Get Your Official Daily Dose Policy Right Here: What I think our Founding Fathers would really be surprised at is how easily Americans now accept what their government chooses to spoon feed them, how we continue to tolerate a government that is a partisan, fractured and bickering mess.

The Bottom Line: They wouldn’t understand this because when they deemed British shackles intolerable they went and did something about it and they would be disappointed to see today’s Americans not only accepting substandard government, but refusing to do anything about it on Election Day.

“ALL MEN ARE CREATED EQUAL”: The Second Continental Congress adopts the Declaration of Independence on this date in 1776, declaring the United States an independent nation, free of Great Britain. Despite the fact Congress had actually declared America independent two days earlier, Americans have always celebrated Independence Day on the Fourth of July.

Please Pass The Dry, Technical Matter: On June 11, the Congress had appointed Benjamin Franklin, Thomas Jefferson, John Adams, Roger Sherman and Robert Livingston to a committee to write a declaration of independence. Though the Committee of Five kept lousy records, it is plain everyone but Adams thought Adams should write the document, but fortunately for History Adams was able to convince everyone, including Jefferson, that Jefferson should write it.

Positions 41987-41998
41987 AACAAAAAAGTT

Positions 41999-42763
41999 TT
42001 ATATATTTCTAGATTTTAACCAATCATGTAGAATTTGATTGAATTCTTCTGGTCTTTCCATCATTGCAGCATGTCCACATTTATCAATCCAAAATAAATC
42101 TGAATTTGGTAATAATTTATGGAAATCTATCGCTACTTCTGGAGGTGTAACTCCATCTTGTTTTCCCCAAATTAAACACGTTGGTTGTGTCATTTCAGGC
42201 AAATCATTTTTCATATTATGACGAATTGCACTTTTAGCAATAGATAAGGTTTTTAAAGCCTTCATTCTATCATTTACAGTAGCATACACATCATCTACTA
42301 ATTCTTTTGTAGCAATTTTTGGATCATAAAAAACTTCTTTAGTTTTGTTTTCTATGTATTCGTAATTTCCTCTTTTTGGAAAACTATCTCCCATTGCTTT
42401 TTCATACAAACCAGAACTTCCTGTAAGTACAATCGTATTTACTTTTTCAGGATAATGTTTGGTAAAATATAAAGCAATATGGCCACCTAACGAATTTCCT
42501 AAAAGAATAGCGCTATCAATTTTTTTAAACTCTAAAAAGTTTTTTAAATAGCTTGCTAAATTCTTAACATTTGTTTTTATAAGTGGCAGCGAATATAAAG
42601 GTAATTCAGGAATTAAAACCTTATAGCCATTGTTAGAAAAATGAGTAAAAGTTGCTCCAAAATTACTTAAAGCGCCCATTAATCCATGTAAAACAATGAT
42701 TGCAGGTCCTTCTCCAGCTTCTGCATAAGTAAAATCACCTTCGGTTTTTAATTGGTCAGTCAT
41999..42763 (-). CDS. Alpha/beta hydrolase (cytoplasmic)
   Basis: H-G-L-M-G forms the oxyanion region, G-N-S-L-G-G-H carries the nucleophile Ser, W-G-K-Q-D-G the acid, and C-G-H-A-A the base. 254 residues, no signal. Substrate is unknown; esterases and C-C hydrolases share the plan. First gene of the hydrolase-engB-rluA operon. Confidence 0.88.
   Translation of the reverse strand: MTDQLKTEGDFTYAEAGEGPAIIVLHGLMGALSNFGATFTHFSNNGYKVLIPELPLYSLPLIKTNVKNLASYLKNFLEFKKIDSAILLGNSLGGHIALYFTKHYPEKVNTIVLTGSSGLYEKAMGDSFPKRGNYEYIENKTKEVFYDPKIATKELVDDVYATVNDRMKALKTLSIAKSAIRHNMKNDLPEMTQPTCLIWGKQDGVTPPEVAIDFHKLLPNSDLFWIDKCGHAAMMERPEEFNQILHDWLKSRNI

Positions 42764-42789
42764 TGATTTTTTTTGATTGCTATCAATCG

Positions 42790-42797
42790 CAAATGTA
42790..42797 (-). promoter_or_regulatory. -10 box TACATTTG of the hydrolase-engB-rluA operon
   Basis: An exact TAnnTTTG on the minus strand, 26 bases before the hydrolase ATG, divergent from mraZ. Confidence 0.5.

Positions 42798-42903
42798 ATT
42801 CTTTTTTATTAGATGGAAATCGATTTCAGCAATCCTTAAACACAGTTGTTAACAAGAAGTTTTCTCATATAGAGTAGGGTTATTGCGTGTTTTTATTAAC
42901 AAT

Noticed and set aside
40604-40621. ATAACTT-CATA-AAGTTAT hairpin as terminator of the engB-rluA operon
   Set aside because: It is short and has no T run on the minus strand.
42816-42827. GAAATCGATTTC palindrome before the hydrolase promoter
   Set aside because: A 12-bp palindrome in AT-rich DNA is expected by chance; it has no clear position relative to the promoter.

Their work was presented to the Congress on June 28, with Jefferson dismayed at the amount of dissecting and rewrites his work was subjected to.

Close, But No Cigar: Tom Browning of the Cincinnati Reds comes within three outs of becoming the first major league pitcher to pitch two perfect games on this date in 1989. He settles for retiring the first 24 batters he faces when Philadelphia’s Dickie Thon leads off the ninth inning with a double. The Reds would still beat the Phillies 2-1.

The Post Game Show Is Brought To You By Old Style Beer: In 1988 Browning had thrown a perfect game against the Los Angeles Dodgers, the only perfect game thrown against the team that would win that year’s World Series.

Some Places Have Interns For This: While no ML pitcher has thrown two perfect games, Ron Hassey has caught two and Jim Wolfe has been the plate umpire for two.